[0172] 10 kg of the powdery quartz/zirconia mixture was supplied in a feed hopper 3 shown in FIG. 3. The main burner and the auxiliary burner were ignited and the furnace was rotated at 5 rpm. The furnace was pre-heated, and then, the powdery quartz/zirconia mixture was supplied from the feed hopper 3 to the main burner at a rate of 2.0 kg/hr. The powdery mixture was melted by oxyhydrogen flame in the furnace while an additional powdery mixture was supplied to the hopper 3. Thus, 280 kg of the powdery mixture was supplied in total to the main burner, and then, operation of feed means was stopped. Further, heating by the main burner was continued for 4 hours whereby a molten material was extended outward in radial directions in the furnace. Finally, feeding of hydrogen and oxygen to the burners was stopped. After fire extinguishing, rotation of the furnace was stopped. The furnace was cooled and then side-wall bricks were removed to obtain zirconium-containing silica glass having a size of 750 mm×750 mm×180 mm.

[0173] The benefits and use of the highly durable silica glass of the present invention are summarized as follows.

[0174] An additive element such as zirconium is uniformly dispersed in the silica glass. The silica glass exhibits enhanced plasma resistance, i.e., enhanced durability when used as a member in a semiconductor-production apparatus or a liquid crystal-production apparatus. The silica glass has good processability and reduced fly of fine fragments, which are inherently possessed by conventional high-purity silica glass.

[0175] The silica glass is suitable as a member for use in an apparatus to which high plasma resistance and high heat resistance are required, such as a semiconductor-production apparatus or a liquid crystal-production apparatus. Such member includes, for example, jigs and tools such as a flange part of a reaction tube and a bell jar.

[0176] A silica glass ingot having a large size can be advantageously produced by the melting method using oxyhydrogen flame.

BRIEF DESCRIPTION OF THE INVENTION

[0021]FIG. 1 is a schematic illustration of section of a furnace used for producing an ingot of zirconium-containing silica glass of the present invention;

[0022]FIG. 2 is a schematic illustration of section of another furnace used for producing an ingot of zirconium-containing silica glass of the present invention;

[0023]FIG. 3 is a perspective view of a feed means provided in an apparatus for producing an ingot of zirconium-containing silica glass of the present invention;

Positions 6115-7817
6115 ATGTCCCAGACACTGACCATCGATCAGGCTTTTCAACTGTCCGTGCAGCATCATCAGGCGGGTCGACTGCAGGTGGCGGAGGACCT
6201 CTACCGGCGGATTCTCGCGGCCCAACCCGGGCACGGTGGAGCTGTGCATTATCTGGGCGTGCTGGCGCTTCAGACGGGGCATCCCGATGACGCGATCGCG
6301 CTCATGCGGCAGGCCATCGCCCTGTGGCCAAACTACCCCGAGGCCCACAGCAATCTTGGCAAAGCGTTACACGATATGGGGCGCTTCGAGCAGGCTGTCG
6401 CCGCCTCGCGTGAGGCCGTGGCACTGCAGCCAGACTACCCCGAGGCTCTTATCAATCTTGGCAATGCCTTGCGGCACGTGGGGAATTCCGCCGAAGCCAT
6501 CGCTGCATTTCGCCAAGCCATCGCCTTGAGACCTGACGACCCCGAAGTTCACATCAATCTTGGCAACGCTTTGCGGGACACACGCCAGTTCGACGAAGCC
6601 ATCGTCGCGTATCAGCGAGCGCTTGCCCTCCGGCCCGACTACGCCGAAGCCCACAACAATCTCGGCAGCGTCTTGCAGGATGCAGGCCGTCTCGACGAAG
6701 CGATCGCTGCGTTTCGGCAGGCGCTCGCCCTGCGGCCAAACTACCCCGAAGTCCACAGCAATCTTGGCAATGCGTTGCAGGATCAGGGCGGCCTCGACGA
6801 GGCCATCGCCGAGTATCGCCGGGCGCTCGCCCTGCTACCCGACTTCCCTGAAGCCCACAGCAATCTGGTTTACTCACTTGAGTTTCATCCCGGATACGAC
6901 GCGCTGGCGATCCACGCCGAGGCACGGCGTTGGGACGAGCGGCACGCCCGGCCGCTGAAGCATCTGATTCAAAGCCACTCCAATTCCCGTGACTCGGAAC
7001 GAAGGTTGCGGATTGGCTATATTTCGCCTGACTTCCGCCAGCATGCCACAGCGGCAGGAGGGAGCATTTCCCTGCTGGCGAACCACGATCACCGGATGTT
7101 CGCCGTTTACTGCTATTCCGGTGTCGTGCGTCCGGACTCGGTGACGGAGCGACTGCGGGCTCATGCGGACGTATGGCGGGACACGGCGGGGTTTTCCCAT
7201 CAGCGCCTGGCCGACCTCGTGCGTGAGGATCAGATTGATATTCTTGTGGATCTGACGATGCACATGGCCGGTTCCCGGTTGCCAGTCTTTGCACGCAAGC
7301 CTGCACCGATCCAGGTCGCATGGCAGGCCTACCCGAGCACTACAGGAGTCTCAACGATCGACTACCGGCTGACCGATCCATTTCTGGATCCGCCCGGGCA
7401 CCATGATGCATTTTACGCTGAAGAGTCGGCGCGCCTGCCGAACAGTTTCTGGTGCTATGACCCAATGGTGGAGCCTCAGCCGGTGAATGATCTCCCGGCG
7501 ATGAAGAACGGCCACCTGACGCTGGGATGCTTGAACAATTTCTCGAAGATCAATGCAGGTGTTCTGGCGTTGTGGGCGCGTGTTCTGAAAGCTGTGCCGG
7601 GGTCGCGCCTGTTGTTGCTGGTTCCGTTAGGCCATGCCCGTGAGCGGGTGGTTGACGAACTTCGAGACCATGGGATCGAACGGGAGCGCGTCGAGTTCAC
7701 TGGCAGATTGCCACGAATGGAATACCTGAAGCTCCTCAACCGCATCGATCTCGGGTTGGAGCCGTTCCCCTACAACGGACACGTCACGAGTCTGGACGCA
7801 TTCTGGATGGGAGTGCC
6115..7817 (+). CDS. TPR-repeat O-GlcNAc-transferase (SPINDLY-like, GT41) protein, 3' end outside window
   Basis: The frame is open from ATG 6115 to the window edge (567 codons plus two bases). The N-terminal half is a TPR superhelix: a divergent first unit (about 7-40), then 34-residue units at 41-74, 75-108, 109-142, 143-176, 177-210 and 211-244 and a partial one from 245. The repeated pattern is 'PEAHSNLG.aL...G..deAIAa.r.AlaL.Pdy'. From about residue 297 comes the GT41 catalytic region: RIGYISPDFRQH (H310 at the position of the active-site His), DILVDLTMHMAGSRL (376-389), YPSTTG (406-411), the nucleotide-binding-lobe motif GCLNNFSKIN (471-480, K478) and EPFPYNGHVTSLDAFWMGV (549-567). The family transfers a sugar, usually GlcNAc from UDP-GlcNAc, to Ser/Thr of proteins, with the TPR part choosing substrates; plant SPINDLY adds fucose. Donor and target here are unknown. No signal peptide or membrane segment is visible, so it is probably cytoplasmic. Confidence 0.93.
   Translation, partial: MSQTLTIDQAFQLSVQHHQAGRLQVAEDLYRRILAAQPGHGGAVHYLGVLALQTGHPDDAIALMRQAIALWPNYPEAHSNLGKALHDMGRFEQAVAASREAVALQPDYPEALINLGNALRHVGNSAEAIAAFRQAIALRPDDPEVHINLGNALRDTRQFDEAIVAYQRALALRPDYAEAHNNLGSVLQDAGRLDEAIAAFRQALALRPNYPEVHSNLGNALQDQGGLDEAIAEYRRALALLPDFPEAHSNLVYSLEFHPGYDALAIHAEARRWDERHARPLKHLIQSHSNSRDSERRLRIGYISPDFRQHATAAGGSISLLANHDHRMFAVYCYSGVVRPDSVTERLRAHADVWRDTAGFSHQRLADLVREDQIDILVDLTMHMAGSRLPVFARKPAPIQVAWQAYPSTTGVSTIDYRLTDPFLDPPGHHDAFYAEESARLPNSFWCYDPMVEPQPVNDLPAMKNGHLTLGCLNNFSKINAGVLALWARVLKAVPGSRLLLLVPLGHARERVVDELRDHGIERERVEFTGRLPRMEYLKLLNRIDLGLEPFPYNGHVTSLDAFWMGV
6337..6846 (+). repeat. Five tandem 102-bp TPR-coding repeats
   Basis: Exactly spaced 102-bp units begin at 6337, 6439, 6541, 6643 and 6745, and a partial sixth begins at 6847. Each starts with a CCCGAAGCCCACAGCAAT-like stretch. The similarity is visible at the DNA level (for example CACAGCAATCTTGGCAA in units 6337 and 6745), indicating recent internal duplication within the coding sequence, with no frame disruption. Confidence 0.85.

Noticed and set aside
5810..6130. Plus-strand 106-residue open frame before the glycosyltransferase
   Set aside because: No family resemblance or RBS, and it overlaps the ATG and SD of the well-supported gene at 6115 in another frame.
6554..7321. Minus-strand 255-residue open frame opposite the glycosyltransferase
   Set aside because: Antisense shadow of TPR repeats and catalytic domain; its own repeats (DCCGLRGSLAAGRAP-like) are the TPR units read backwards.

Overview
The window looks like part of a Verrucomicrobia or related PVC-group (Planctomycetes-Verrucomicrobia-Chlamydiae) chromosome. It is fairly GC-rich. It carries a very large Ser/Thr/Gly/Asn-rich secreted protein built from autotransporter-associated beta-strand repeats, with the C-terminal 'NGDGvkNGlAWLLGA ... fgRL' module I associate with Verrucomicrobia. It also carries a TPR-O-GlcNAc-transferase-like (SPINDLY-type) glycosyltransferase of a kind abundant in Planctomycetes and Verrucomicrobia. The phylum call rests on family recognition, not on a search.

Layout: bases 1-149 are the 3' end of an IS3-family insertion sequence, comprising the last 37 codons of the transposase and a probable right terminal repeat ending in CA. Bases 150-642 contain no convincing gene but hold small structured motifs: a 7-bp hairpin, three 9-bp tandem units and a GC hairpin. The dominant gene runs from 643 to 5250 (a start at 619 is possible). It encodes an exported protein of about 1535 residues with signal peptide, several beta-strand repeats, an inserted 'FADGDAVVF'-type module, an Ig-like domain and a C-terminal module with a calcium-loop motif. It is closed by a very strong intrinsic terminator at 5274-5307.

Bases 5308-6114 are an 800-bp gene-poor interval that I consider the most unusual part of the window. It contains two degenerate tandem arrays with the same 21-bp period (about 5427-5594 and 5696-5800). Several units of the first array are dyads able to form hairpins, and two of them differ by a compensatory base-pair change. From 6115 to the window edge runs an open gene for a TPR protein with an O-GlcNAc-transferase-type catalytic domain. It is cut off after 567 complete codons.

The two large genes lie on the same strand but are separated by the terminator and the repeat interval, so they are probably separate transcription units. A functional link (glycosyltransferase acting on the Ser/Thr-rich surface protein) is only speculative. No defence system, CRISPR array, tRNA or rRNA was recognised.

[0024]FIG. 4A is a sectional view of a burner provided in an apparatus for producing an ingot of zirconium-containing silica glass of the present invention;

[0025]FIG. 4B is a sectional view of another burner provided in an apparatus for producing an ingot of zirconium-containing silica glass of the present invention;

[0026]FIG. 5 is a partly sectional elevation of an apparatus using plasma melting for producing an ingot of zirconium-containing silica glass of the present invention;

[0027]FIG. 6 is an enlarged schematic view illustrating growth of zirconium-containing silica glass;

[0028]FIG. 7 is an enlarged partially sectional view of a plasma anode torch used in an apparatus using plasma melting for producing an ingot of zirconium-containing silica glass of the present invention;

[0029]FIG. 8 to an enlarged partially sectional perspective illustration of a plasma cathode torch used in an apparatus using plasma melting for producing an ingot of zirconium-containing silica glass of the present invention; and

[0030]FIG. 9 is a partly sectional elevation of an apparatus using plasma melting for producing an ingot of zirconium-containing silica glass of the present invention.

Référencé par
Brevet citant Date de dépôt Date de publication Déposant Titre
US729276628 avr. 20036 nov. 20073M Innovative Properties CompanyUse of glasses containing rare earth oxide, alumina, and zirconia and dopant in optical waveguides
Classifications
Classification aux États-Unis501/54
Classification internationaleC03B19/01, C03C3/06, C03B19/14, C03B19/09
Classification coopérativeC03B2201/40, C03B19/1423, C03B19/01, C03B19/1453, C03B19/095, C03C2201/40, C03C2201/54, C03C2201/34, C03B2201/07, C03B2201/34, C03C2201/3411, C03B2201/32, C03C3/06, C03B2201/54
Classification européenneC03B19/01, C03B19/14B2, C03B19/14D, C03B19/09B, C03C3/06
Événements juridiques
DateCodeÉvénementDescription
26 mars 2002ASAssignment
Owner name: TOSOH CORPORATION, JAPAN
Owner name: TOSOH QUARTZ CORPORATION, JAPAN
Free format text: ASSIGNMENT OF ASSIGNORS INTEREST;ASSIGNORS:HARADA, YOSHINORI;MIZUTANI, SHUZO;HASHIMOTO, SHINKICHI;AND OTHERS;REEL/FRAME:012739/0858
Effective date: 20020311
Owner name: TOSOH SGM CORPORATION, JAPAN